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DepEd launches ‘One Health Week’

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By Merlina Hernando-Malipot 

To further educate learners on the importance of overall wellness, the Department of Education (DepEd) on Monday kicked off the observance of the “One Health Week” under its “Oplan Kalusugan (OK) sa DepEd” program.

Education Secretary Leonor Briones (DepEd / MANILA BULLETIN)

Education Secretary Leonor Briones
(DepEd / MANILA BULLETIN FILE PHOTO)

All public elementary and secondary schools nationwide were enjoined to roll out a set of health activities that features the six major school health programs of the department starting July 22 to 26.

Education Secretary Leonor Briones, in DepEd Memorandum No. 83 series of 2019, said that the observation of the nationwide “One Health Week” is pursuant to DepEd Order No. 28 s. of 2018 or the policy guidelines on the “OK sa DepEd” program.

The “One Health Week” is conducted in schools wherein a set of health activities featuring the six major DepEd school health programs are expected to be undertaken. Briones said that activities should be aligned with DepEd’s programs that include the School-

Based Feeding Program (SBFP); the National Drug Education Program (NDEP); the Adolescent Reproductive Health (ARH) Program; the Water and Sanitation, and Hygiene Facilities (WASH) in Schools (WinS) Program; the Medical, Nursing, and Dental Services; and the School Mental Health Program.

The “OK sa DepEd” is considered the flagship health program of the department which was introduced in 2017.

Briones said that the “OK sa DepEd” program is a “converging effort where health plans, policies, programs, and activities are implemented to ensure that all school children are provided with basic primary health and dental care to allow them to attain their full educational potential.”

Aside from this, Briones noted that the “OK sa DepEd” will also ensure that all DepEd school health personnel and school children “practice healthier behavior that they can do on their own, and get linked up with health providers and local government units (LGUs) for child and adolescent health services.”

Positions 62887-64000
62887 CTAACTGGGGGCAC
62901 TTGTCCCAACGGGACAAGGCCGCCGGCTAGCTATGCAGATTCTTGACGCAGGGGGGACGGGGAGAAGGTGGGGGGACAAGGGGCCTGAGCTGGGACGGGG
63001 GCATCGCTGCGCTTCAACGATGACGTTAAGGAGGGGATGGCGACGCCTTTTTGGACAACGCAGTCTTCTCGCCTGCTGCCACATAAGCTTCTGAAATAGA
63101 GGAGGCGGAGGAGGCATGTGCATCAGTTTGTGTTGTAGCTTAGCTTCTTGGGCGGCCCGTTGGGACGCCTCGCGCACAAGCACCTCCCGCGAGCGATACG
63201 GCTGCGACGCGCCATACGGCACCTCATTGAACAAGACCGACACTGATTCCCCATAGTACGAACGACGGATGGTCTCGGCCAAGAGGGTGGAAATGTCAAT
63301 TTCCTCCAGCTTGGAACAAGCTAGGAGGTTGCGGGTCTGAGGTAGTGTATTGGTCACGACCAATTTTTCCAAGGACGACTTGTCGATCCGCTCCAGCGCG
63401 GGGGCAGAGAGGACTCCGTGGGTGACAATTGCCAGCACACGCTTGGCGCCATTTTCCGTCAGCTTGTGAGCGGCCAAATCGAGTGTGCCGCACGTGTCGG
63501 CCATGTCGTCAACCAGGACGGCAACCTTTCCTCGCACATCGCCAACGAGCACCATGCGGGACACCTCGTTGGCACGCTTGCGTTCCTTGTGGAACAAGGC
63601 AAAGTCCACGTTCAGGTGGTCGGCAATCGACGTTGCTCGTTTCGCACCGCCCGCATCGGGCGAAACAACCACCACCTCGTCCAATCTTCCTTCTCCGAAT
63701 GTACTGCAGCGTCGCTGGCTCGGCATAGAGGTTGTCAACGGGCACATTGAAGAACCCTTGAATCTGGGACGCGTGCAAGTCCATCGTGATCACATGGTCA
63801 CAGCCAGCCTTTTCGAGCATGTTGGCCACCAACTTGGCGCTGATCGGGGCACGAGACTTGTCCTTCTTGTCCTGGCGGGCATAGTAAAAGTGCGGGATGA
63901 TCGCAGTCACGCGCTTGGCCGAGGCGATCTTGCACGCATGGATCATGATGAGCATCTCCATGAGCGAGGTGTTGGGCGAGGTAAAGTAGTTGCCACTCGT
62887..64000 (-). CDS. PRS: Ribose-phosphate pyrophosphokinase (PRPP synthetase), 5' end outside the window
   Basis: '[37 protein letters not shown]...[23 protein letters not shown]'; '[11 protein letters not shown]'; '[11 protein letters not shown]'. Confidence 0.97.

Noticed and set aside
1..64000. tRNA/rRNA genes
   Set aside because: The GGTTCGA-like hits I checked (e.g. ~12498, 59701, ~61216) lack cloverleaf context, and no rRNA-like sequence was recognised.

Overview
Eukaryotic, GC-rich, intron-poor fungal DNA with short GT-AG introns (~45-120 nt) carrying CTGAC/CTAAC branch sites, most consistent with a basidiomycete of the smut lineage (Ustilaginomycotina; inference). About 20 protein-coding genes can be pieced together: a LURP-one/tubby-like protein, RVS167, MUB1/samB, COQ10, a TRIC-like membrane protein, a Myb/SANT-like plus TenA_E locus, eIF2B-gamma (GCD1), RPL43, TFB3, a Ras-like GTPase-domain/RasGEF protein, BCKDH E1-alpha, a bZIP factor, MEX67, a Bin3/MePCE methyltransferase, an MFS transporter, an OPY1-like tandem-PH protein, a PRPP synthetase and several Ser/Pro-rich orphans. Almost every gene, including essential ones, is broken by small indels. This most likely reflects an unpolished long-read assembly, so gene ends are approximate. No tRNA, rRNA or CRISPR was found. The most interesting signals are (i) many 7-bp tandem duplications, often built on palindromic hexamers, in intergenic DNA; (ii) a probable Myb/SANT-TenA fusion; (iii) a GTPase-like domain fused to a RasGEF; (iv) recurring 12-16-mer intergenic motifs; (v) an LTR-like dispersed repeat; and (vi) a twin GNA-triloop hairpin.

In 2018, the “One Health Week” was also introduced as the highlight of the formally launched “OK sa DepEd” Program.

During the “One Health Week,” Briones directed all regional offices (ROS), school division offices (SDOs), and elementary and secondary schools to undertake activities such as orientation of parents, communities, partners, and other stakeholders; delivery of age-appropriate health services; and launching of age-appropriate health and hygiene practices.

Other related activities that may be conducted by schools include the conduct of feeding activities and school gardening activities; exhibits/fora on the NDEP, ARH, school mental health, and comprehensive tobacco control, and open house of canteens featuring healthy food and beverage choices.

Briones noted that the “One Health Week” should be maximized to “mobilize the community and promote collaboration with partners and stakeholders, especially at the school level.”

As such, she explained that “schools are tasked to network with partners within their localities for various health endeavors” such as the improvement and maintenance of health facilities; provision of health and nutrition services including manpower, medicines, and equipment; and finalization of deliverables and schedule of joint health activities for the school year.

Schools were also directed to coordinate with their division health personnel for the conduct of activities for “One Health Week” while regional directors and SDS were also enjoined to support and monitor the activities.

“We want to promote and provide all learners and DepEd personnel with a sustainable, holistic school health and nutrition program towards healthier behaviors and better learning outcomes,” Briones said.

“As such, OK sa DepEd is instrumental to the delivery of quality, accessible, relevant, and liberating basic education,” she ended.

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